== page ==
(Photo courtesy of Unsplash: Simon Schmitt)
So this one’s a biggie. Grab a cup of coffee and settle in. It’s a bit of a ride.
Did you know that infertility grief, or the place I call “the hell of not being able to conceive naturally like 83% of the population” actually has a name? Yes, there is a real medical term for the hole that sucked me into it, spun me around, dumped like a wave and spat me out, again and again and again.
Dis-en-fran-chised grief. If only someone had told me that. Because, well, crying about a baby that doesn’t exist is confusing, exhausting and really hard to talk about.
Disenfranchised grief is the medical term used to describe grief that isn’t acknowledged by society. Kind of like when your dog dies? But grieving for a child that you already love with all of your heart is not like that at all. A child that hasn’t taken a breath, hasn’t been created and isn’t even a twinkle in your eye, one who won’t go to primary school, won’t fall off her bike, won’t be a horrible teenager who tells you she hates you, well it’s not like your dog dying at all. Because at least you can tell someone, ‘oh my dog died’ and they can say ‘that sucks, I remember when my dog died’. Telling someone ‘oh, my heart is crushed to pieces because I may never be a mother’ just doesn’t feel good coming out of your mouth and it certainly renders the receiver mute (trust me, I’ve tried).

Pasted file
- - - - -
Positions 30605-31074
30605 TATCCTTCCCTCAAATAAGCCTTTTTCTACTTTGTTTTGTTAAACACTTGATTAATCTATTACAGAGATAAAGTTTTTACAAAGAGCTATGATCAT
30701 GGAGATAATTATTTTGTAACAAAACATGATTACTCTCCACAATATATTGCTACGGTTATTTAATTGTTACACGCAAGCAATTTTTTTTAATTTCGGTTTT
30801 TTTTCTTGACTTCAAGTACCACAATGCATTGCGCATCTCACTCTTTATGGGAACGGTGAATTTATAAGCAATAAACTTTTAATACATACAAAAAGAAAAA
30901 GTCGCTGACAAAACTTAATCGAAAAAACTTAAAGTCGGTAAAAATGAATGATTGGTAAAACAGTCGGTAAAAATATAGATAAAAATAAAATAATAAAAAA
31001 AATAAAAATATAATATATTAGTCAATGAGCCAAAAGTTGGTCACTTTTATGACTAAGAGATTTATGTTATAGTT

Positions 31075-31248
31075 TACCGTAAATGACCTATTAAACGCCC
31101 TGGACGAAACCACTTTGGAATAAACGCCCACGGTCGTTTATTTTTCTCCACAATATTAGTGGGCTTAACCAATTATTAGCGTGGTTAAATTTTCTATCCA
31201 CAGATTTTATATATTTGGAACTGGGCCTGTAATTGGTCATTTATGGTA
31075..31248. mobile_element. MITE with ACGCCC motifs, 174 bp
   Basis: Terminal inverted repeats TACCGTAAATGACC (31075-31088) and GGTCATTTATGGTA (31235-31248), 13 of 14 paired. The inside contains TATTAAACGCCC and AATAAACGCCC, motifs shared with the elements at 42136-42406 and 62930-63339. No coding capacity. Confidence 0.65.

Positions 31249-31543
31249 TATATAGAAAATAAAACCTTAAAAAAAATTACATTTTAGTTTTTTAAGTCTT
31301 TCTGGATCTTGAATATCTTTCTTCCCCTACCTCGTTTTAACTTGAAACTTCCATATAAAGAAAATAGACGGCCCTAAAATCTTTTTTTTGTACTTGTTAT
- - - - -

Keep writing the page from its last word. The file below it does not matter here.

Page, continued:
So a bit of back story if I may. I was 33 when the claws of grief got me, and they got me good. We had been trying to have a baby for 3 years. One year naturally, two years of IVF. 6 full rounds = 6 failed rounds. 1 fertilised egg. In 6 rounds #epicfail and the cold heartless realisation hit home. I. may. never. be. a. mother.
As I look back at the journey of the last seven years, I learned so many lessons that had I been able to be conscious of them at the time, they may have eased the pain. Just a little. As I see friends start the journey of IVF, experience failed IVF rounds, I feel the pain and I see the grief. I see the isolation and I see the loneliness. No one understands. Not even your husband. It’s lonely, it’s heartbreaking and no one recognises it as grief.
Here are the things I wish I had known.